Shemaryahu Talmon (1920–2010)
Shemaryahu Talmon, J.L. Magnes Professor of Bible at the Hebrew University of Jerusalem and one of the world’s foremost scholars on the Dead Sea Scrolls, passed away in December at age 90.
Talmon was an original member of the editorial committee established by the Israel Department of Antiquities (now the Israel Antiquities Authority) to oversee the final publication of the Dead Sea Scrolls and was a strong supporter of the speedy but responsible publication of the scrolls. Talmon himself was assigned the large corpus of calendrical texts from Qumran, which he edited and published in 2001 as part of the Discoveries in the Judaean Desert series.a
The fascinating but fragmentary and poorly understood calendrical documents confirm that the sectarian Jewish community of Qumran—most probably Essenes—followed a 364-day solar calendar, as opposed to the 354-day lunar calendar used by the Temple priests in Jerusalem and still followed by Jews today. The divergent calendars resulted in radically different views about the cosmos and, more importantly, the timing of annual Jewish festivals. The Qumran solar calendar, as Talmon argued, “was a major cause, possibly the causa causans, of the Yahad’s [Community’s] separation from mainstream Judaism.”b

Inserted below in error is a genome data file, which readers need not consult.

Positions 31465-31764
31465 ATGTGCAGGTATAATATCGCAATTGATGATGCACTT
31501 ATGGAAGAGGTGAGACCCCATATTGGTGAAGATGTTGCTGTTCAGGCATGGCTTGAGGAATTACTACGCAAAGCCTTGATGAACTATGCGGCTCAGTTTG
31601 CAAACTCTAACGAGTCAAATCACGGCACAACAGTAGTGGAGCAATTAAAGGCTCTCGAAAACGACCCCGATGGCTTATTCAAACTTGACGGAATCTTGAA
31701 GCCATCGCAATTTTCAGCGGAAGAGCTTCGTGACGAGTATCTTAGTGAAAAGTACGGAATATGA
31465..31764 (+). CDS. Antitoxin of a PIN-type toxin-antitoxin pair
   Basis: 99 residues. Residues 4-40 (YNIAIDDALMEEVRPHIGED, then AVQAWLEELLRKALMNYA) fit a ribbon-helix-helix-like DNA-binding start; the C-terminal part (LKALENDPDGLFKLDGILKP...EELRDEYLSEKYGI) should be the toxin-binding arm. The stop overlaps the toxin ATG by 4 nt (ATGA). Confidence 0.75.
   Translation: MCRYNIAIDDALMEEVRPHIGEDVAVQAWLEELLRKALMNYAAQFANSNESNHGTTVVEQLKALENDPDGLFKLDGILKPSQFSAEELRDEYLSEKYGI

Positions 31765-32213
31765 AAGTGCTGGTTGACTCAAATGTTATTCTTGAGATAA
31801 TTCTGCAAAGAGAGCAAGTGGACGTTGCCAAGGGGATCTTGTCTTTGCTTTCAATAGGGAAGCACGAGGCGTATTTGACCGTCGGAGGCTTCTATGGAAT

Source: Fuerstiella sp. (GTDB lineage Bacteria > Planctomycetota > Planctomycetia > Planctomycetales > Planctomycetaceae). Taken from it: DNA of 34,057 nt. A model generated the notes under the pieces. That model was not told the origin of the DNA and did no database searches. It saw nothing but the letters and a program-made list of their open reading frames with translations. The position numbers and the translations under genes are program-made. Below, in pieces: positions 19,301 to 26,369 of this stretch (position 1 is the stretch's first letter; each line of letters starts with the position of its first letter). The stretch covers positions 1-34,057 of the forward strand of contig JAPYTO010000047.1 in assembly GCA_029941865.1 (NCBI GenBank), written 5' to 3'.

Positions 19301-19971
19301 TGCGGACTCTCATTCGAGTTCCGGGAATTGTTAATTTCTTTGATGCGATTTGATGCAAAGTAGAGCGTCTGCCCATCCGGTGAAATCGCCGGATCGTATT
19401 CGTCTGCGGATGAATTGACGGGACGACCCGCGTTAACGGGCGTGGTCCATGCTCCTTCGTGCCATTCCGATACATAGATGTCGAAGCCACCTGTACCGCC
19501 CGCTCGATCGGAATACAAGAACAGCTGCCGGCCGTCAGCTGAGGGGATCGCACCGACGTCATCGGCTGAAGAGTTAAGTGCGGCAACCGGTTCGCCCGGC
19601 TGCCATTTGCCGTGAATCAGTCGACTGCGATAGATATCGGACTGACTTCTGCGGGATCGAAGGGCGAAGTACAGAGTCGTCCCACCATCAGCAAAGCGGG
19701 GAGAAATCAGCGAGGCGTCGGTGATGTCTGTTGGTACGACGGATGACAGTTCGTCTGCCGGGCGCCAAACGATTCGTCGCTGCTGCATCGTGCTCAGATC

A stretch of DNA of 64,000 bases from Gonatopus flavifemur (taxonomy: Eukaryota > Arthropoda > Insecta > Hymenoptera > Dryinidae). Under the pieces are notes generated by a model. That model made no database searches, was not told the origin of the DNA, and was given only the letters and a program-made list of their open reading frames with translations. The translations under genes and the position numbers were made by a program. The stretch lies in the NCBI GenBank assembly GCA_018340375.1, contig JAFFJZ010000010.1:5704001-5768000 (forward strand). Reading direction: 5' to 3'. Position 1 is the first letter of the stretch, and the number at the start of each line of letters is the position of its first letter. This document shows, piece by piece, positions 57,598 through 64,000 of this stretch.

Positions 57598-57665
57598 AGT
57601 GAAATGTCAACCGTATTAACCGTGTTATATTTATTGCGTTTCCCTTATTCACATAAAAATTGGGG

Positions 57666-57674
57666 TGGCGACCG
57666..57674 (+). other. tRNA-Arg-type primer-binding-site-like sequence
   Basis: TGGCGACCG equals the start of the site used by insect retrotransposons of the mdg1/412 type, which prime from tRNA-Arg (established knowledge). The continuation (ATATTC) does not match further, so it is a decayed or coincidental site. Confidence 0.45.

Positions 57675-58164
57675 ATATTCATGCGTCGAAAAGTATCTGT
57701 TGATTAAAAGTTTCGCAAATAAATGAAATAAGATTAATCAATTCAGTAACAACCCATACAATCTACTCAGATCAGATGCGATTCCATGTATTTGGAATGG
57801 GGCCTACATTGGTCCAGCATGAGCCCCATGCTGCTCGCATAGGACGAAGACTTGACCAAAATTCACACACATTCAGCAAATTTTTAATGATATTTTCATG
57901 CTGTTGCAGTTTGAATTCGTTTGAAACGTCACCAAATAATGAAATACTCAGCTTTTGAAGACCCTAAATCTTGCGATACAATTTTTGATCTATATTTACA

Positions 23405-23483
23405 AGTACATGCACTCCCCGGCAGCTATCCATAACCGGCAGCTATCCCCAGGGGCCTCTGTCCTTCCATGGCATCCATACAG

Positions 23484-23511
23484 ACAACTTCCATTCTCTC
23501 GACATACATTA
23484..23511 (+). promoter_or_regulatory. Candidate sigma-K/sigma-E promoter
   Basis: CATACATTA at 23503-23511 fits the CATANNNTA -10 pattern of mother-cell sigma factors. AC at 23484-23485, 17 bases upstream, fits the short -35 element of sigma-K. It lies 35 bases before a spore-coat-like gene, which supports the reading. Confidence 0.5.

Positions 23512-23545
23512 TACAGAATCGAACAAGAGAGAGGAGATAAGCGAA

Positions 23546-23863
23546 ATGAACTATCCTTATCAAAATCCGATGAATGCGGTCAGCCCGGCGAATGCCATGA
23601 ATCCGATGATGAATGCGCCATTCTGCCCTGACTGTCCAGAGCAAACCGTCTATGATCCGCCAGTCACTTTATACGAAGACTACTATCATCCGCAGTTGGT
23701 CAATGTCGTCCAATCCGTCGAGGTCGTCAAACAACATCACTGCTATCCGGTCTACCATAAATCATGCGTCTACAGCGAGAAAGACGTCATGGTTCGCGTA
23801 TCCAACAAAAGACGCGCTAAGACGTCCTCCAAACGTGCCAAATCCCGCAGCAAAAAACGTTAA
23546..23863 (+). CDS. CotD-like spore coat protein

In addition to his work on the scrolls, Talmon was editor-in-chief of the Hebrew University Bible Project. Established in 1956, the project aims to produce an authoritative critical edition of the Hebrew Bible based on the tenth-century C.E. Aleppo Codex but with notes on textual variants found in other ancient sources, including the Dead Sea Scrolls and the Septuagint.
Talmon was born in Poland in 1920 and survived three months in Buchenwald concentration camp at the start of World War II. He immigrated to Palestine in 1939 and earned his Ph.D. from the Hebrew University in 1955, after which he joined the school’s humanities faculty as a lecturer. He retired as emeritus professor of Bible in 1988.
a. See Hershel Shanks, ReViews, “Discoveries in the Judaean Desert Vol. XXI, Qumran Cave 4–XVI: Calendrical Texts,” BAR 28:06.
b. This view has recently been questioned by Sacha Stern of University College London, who doubts that “the 364-day calendar was ever used in practice, or intended for such use, at Qumran or in any other community,” although “Qumran sources are clearly committed to it” and the scrolls use it to date the festivals. Was this solar calendar part of the Qumran community’s sectarian identity? This interpretation is based, Stern argues, on “over-interpretations and sometimes even, quite frankly, misinterpretations.” Sacha Stern, “Qumran Calendars and Sectarianism,” in Timothy H. Lim and John J. Collins, eds., The Oxford Handbook of the Dead Sea Scrolls (Oxford: Oxford Univ. Press, 2010).
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